O2, the British operator will begin trials of mobile video this month, with their current base of 2.5G (GPRS) subscribers. This is an attempt to deliver more mobile services with current infrastructure, despite billions spent on 3G networks - not yet operational.
The trial will offer news clips from satellite broadcaster Sky, sport, weather and entertainment. O2's Mobile Video trial aims to encourage experimentation with its range of services and will give trialists the unique opportunity to download or stream video content free of charge during the six week period. This trial will use some of the most advanced UK mobile phone technology through the latest mobile phones - the Nokia 7650, Nokia 3650 and the O2 xda.
The trial will also offer the opportunity to browse, select and download video clips via a special trial WAP portal. The content providers will include Sky delivering regularly updated news, sport, weather and entertainment. Once selected, the clip will be 'streamed' or downloaded on to the customers mobile via the O2 mobile data network.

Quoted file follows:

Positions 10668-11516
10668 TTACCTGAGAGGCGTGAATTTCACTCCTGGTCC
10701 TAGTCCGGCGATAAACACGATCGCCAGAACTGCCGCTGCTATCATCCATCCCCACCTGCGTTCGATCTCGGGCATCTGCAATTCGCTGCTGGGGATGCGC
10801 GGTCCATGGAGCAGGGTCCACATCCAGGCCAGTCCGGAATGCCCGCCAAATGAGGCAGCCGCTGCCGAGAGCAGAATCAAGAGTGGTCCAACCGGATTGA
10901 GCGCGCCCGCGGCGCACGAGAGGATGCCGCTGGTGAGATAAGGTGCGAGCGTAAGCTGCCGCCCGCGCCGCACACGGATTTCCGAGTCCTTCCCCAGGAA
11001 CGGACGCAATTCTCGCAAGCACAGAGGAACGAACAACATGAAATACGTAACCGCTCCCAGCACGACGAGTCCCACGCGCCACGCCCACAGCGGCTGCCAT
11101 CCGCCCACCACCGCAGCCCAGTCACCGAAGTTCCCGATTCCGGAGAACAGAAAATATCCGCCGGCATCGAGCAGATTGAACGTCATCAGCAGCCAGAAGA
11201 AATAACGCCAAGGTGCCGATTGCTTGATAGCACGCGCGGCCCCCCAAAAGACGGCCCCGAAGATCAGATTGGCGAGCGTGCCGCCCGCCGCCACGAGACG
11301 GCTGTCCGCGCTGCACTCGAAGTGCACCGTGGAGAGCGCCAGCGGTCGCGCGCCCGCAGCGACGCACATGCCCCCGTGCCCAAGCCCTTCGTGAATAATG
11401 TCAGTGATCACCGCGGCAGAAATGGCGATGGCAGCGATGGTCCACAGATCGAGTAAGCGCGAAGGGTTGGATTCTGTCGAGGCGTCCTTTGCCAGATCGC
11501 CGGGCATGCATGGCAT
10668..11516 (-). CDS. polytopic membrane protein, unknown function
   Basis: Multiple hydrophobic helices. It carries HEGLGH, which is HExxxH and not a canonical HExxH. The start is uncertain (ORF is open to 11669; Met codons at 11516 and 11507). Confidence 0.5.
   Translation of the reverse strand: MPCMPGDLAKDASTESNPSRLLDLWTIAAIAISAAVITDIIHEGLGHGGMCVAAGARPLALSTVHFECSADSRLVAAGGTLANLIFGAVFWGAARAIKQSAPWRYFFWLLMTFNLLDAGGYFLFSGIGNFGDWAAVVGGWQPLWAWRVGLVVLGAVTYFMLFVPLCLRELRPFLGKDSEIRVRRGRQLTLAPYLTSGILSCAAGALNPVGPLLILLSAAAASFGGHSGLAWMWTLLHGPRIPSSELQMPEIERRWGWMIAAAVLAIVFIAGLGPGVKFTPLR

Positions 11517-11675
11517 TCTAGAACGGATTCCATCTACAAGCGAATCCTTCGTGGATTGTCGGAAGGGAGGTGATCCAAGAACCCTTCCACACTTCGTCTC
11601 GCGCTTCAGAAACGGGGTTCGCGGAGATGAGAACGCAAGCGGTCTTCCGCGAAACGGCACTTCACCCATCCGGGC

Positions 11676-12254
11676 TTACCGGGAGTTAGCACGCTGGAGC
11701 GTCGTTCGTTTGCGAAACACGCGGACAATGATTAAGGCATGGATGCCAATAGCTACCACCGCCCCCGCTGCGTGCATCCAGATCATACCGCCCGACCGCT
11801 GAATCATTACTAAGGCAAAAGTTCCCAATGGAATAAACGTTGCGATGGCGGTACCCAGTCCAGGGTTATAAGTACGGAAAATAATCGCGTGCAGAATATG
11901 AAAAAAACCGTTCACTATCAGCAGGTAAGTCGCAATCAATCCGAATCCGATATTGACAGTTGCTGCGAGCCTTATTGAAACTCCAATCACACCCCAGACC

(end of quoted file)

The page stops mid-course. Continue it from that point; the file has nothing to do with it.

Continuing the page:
O2 is also leveraging its sponsorship of Arsenal football club and the England Rugby team. Arsenal fans will be able to get exclusive Arsene Wenger interviews and post match highlights whilst rugby followers will have access to footage of England rugby internationals.
Last month, O2 announced a trial the world's first 'music over mobile' service using existing mobile data (GPRS or 2.5G) technology. The O2 music service will enable customers to select, retrieve and store the latest chart hits via their GPRS-enabled mobile handset onto a specially designed 'digital music player' - and start listening in around 12 seconds. Starting in May 2003 in the UK and Germany, the music trials are expected to lead to the launch of a commercial service later this year. O2 is partnered by global brand MTV and the largest music providers in the world, including BMG, who will provide track listings for new chart releases as well as pre-releases.
This will follow Vodafone mobile video experience in Portugal, where the GPRS network was used to delivery the live Brazil x Portugal soccer match. Vodafone UK also announced a move to implement mobile video in that country
Obviously operators are keen to offer more advanced services without full deployment of 3G, because of the flat sales of mobiles this year so far, and because of the costs of integration and content for 3G networks.